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Eco-friendly beauty depends on the consumer

This article is written by a student writer from the Her Campus at FIU chapter.

Beauty products are being greenwashed. Dictionary.com defines it as “a superficial or insincere display of concern for the environment that is shown by an organization.”. People are being more cautious with what they buy and are considering the consequences it might have on the earth. This has created a spike in green marketing; product packaging is being redesigned to look eco-friendly. If consumers want to be conscientious about how the products they use affect the environment, they must research its ingredients.

Consumers can’t believe everything the label says. If a shampoo is labeled as “all-natural”, what does that actually mean? Well, no one knows. “The [Food and Drug Administration] has not engaged in rulemaking to establish a formal definition for the term ‘natural’,” according to the FDA’s website. Meaning, the FDA doesn’t regulate who does or doesn’t get to use the term “natural”.

Some skin care products arranged next to flowers
Charisse Kenion

“It’s legal for companies to use the phrase ‘natural flavors’ or ‘natural fragrances’ when referring to chemical preservatives in their products,” said dermatologist, Dr.Jessica Krant to Insider. So, ignore the label and research the ingredients instead.

Environmental Working Group’s (EWG) Skin Deep makes it easy to do your research. It gives users a simplified explanation of what side-affect the ingredients in their products may have on their skin and the environment. They use a scale system to display the treat level a product poses for the environment. For example, Drunk Elephant Shaba Complex Eye Serum is rated a 3/10 because it has high contaminating concerns and is irritating to the skin among other reasons. EWG then breaks down the ingredients by rating them, telling readers how much information is available about the ingredient and why it may be a cause for concern.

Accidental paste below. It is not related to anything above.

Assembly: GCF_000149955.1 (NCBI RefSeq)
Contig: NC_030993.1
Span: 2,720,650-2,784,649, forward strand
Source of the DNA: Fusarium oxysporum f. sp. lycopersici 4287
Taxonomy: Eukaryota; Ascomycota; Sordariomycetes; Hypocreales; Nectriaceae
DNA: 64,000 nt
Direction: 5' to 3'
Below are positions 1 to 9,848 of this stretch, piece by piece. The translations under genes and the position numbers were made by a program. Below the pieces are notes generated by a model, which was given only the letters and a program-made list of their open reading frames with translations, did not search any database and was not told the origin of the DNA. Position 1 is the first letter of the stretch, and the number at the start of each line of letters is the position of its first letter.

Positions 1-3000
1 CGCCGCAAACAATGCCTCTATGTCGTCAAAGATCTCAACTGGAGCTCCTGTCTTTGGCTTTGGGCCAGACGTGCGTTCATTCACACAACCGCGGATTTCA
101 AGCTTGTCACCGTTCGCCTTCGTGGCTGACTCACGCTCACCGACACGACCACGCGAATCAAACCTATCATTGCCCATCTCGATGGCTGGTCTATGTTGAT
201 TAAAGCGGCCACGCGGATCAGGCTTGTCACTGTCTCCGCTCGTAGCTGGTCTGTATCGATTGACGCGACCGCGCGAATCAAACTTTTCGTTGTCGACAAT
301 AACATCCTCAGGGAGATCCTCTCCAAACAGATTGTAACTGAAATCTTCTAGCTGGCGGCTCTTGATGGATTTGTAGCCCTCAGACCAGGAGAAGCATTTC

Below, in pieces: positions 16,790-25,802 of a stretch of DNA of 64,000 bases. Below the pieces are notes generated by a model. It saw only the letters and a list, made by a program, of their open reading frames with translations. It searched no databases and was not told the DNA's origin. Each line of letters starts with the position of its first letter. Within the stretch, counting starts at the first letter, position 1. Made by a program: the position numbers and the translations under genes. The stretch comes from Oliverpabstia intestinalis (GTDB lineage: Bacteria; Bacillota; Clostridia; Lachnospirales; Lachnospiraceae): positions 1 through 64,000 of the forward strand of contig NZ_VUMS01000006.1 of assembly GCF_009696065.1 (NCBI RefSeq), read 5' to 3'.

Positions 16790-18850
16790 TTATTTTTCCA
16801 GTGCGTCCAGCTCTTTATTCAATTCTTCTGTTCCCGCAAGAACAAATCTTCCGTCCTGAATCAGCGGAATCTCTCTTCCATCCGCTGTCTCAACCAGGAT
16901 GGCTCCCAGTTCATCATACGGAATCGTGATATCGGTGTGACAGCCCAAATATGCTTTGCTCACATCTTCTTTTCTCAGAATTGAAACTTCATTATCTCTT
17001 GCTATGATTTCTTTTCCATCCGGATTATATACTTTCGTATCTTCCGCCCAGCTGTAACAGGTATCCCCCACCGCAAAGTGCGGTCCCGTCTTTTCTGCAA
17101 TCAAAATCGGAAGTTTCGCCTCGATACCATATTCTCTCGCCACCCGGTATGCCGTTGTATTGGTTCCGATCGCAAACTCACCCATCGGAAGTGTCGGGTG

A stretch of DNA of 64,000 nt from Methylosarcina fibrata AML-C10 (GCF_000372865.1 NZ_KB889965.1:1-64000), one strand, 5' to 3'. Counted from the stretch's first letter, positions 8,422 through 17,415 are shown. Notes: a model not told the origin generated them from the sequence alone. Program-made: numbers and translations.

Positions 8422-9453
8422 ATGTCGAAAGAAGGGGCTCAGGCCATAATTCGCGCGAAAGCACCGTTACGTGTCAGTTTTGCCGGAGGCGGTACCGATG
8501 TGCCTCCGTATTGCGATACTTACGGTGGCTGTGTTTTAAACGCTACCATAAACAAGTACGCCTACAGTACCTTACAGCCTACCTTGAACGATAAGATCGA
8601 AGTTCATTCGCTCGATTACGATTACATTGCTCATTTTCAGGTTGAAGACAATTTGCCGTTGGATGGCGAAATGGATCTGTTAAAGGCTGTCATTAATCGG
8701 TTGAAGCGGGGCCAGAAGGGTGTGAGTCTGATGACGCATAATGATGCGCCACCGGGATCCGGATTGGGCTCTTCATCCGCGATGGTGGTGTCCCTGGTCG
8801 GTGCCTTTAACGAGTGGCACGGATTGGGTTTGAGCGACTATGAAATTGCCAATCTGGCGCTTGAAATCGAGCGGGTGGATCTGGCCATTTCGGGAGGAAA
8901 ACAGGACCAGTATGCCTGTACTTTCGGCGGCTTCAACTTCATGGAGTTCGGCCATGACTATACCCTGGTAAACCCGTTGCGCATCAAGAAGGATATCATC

Watching YouTubers who’s channels are solely dedicated to beauty and skincare helps, too. Hyram, a skincare specialist and YouTuber who creates videos about the ingredients in skincare products, avidly advises against using beauty balms with polyethylene as an ingredient because of the harmful effect it could have on marine life.

Some brands, like Farmacy, portray themselves as being environmentally friendly. They describe their products on their website by saying they “[live] up to [their] full potency and potential through clean, thoughtful formulas.” However, Farmacy’s Green Clean Makeup Removing Cleansing Balm, labeled as a “Clean at Sephora” product, contains Polyethylene, the most widely used plastic in the world.

Brands like Youth to the People and Krave Beauty are ethical brands and try to create small carbon footprints. However, they are expensive. The Ordinary’s products are cheaper and have very few ingredients in them. They also have a low rating on EWG’s website.

Wanting to protect the environment takes work. So many companies are using green marketing and it’s making it harder to purchase what’s good for the environment. However, consumers can easily combat greenwashing by doing their research and figuring out what works best for them.

Julia Gomez is a student of journalism at Florida International University and hopes to become an investigative journalist. She is experienced in writing about politics and pop culture, and has a passion for music and photography.